26NEONATOLOGY
    27Congenital diaphragmatic hernia
    'United States'.)
    New recommendations for Tdap
    As the survival rate improves in infants with congenital diaphragmatic hernia, there is an increasing needIn response to provide comprehensive care for these patients. Thean increase in pertussis cases in the US, the Advisory Committee on Immunization Practices and American Academy of Pediatrics have updated recommendations for tetanus toxoid-reduced diphtheria toxoid-acellular pertussis (Tdap) vaccine in children and adults [20]. The updated guidelines include:
    A recommendation for off-label use of Tdap rather than tetanus toxoid-reduced diphtheria toxoid (Td) vaccine in children 7 to 10 years who are not fully vaccinated against diphtheria, tetanus, and/or pertussis. (see "Diphtheria, tetanus, and pertussis immunization in children 7 through 18 years of age",
    section on Surgery and'7 to 10 years')
    Elimination of
    the Committeeminimum interval between a tetanus- or diphtheria-toxoid-containing vaccine and Tdap when Tdap is otherwise indicated. (see "Diphtheria, tetanus, and pertussis immunization in children 7 through 18 years of age", section on Fetus'Routine schedule')
    INFECTIOUS DISEASE
    Prevention of early-onset group B streptococcal disease — The Centers for Disease Control
    and NewbornPrevention has developedreleased updated guidelines for the prevention of perinatal group B streptococcal disease. The updated guidelines include a follow-up schedule to guide clinicians innew algorithm for the evaluation and management of these infants (show figure 1) [35] .newborns (algorithm 5) [21]. The revised algorithm decreases laboratory evaluation and empiric antibiotics for low-risk infants. (See "Congenital diaphragmatic hernia in"Management of the neonate", sectionsinfant whose mother has received group B streptococcal chemoprophylaxis", section on Complications and Post-discharge management).
    28CPAP and respiratory distress
    'Management approach'.)
    CDC guidelines for the treatment of STD
    Nasal continuous positive airway pressure (CPAP) may be a reasonable alternativeThe CDC updated guidelines for treatment of sexually transmitted diseases (STDs) [22]. The following recommendations, consistent with recent UpToDate topics, represent some of the revisions from 2006 CDC guidelines:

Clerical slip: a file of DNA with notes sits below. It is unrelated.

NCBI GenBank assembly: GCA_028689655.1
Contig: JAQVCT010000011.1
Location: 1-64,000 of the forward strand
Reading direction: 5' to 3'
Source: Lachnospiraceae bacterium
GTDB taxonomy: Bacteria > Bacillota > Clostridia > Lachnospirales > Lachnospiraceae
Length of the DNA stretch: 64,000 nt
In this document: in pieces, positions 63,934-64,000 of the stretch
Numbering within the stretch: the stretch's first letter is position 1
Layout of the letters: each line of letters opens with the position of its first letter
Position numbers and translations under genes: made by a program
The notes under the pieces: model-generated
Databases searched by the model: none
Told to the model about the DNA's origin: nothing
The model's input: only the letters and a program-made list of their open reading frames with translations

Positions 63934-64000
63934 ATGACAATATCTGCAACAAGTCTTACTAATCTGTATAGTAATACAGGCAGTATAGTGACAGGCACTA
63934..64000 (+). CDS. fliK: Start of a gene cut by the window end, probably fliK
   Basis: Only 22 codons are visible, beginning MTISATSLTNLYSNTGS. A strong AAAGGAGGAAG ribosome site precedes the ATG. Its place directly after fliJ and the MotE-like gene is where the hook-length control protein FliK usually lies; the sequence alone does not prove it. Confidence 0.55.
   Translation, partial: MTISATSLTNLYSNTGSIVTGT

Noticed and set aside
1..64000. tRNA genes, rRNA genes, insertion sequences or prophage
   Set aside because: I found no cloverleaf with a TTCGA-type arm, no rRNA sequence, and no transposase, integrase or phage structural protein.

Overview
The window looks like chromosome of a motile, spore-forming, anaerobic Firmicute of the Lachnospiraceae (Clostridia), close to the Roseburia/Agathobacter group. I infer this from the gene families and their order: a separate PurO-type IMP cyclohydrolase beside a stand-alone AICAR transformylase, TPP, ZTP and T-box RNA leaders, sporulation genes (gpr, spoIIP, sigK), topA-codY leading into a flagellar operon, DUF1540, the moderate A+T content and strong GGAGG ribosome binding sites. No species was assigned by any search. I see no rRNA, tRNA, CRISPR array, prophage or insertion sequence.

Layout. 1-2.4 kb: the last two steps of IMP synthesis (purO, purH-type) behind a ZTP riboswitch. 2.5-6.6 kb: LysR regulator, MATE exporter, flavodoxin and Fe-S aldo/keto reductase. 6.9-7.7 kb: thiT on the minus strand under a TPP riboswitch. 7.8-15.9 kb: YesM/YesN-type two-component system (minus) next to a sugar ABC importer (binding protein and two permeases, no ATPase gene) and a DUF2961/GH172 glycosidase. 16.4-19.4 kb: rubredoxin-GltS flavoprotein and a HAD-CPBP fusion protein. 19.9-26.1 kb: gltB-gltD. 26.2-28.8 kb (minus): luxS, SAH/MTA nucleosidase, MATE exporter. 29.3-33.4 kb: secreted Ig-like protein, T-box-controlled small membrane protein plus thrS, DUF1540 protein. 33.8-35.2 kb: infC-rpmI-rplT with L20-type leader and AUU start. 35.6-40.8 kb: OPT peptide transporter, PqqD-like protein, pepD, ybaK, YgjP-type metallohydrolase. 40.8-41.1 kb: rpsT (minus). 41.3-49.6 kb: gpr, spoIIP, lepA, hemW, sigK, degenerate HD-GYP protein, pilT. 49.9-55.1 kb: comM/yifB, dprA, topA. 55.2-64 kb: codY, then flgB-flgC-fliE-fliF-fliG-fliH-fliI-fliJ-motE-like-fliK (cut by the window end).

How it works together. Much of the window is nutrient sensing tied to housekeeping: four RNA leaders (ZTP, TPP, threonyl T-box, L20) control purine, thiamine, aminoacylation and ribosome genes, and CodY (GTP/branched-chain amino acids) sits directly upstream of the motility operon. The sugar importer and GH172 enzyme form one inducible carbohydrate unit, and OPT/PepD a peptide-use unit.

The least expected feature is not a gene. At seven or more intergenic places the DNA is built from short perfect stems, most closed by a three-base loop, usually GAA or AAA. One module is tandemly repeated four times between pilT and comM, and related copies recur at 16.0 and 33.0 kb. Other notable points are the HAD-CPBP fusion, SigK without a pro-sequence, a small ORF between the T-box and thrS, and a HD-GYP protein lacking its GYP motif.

A single dose of azithromycin (1 gram orally) has been shown
    to routine intubation and ventilation in very preterm infants who require respiratory supportbe clinically effective for treatment of chlamydial infections in the delivery room [36] . This was demonstrated bypregnancy. The previous recommendation for amoxicillin 500 mg orally three times a multicenter trial of 610 very preterm infants (gestational age between 25day for seven days is also recommended and 28 weeks) that reported no differenceis an equally effective, but less convenient, approach. Pregnant women should be retested for chlamydia three weeks after treatment, and women treated in the primary outcomefirst trimester should be retested three months later. (See "Treatment of death or bronchopulmonary dysplasia at 36 weeks corrected gestational age between neonates who received nasal continuous positive airway pressure (CPAP) comparedChlamydia trachomatis infection", section on 'Treatment during pregnancy'.)
    Diagnostic evaluation for cervicitis has been expanded
    to those who were intubatedinclude testing for C. trachomatis and ventilated.N. gonorrhoeae by nucleic acid amplification, and testing for bacterial vaginosis and trichomoniasis. (See "Prevention of respiratory distress syndrome in preterm infants","Cervicitis", section on Mechanical ventilation'Diagnostic evaluation'.)
    Treatment options for bacterial vaginosis have been expanded (table 7). (See "Bacterial vaginosis", section on 'Treatment of nonpregnant women'.)
    Treatment options for genital warts have been expanded
    and CPAP).
    29Long-term effects
    include waiting for spontaneous resolution, podofilox 0.5 percent solution or gel, imiquimod 5 percent cream, or sinecatechins 15 percent ointment (table 8). (See "Treatment of prematurity — A large population-based Norwegian studyvulvar and vaginal warts", section on 'Approach to treatment'.)
    The dose
    of more than 500,000 individuals demonstrated that survivorsceftriaxone for treatment of prematurity comparedgonorrhea has been increased from 125 mg to individuals born full-term had250 mg intramuscularly in a higher mortality rate throughout childhood and a lower reproductive ratesingle injection. (See "Treatment of urogenital gonococcal infections".)
    New MRSA treatment guidelines — The Infectious Diseases Society of America (IDSA) has published guidelines for the treatment of methicillin-resistant Staphylococcus aureus (MRSA) infections
    in adulthood [37] .adults and children [23]. These guidelines include the management of various clinical syndromes caused by MRSA, including skin and soft tissue infections, bacteremia, endocarditis, pneumonia, bone and joint infections, and central nervous system infections. (See "Incidence"Evaluation and mortalitymanagement of the premature infant",suspected methicillin-resistant Staphylococcus aureus skin and soft tissue infections in children", section on Long-term mortality'Treatment overview' and see "Complications"Treatment of the premature infant",invasive methicillin-resistant Staphylococcus aureus infection in children", section on Effect on adult health).
    30Limit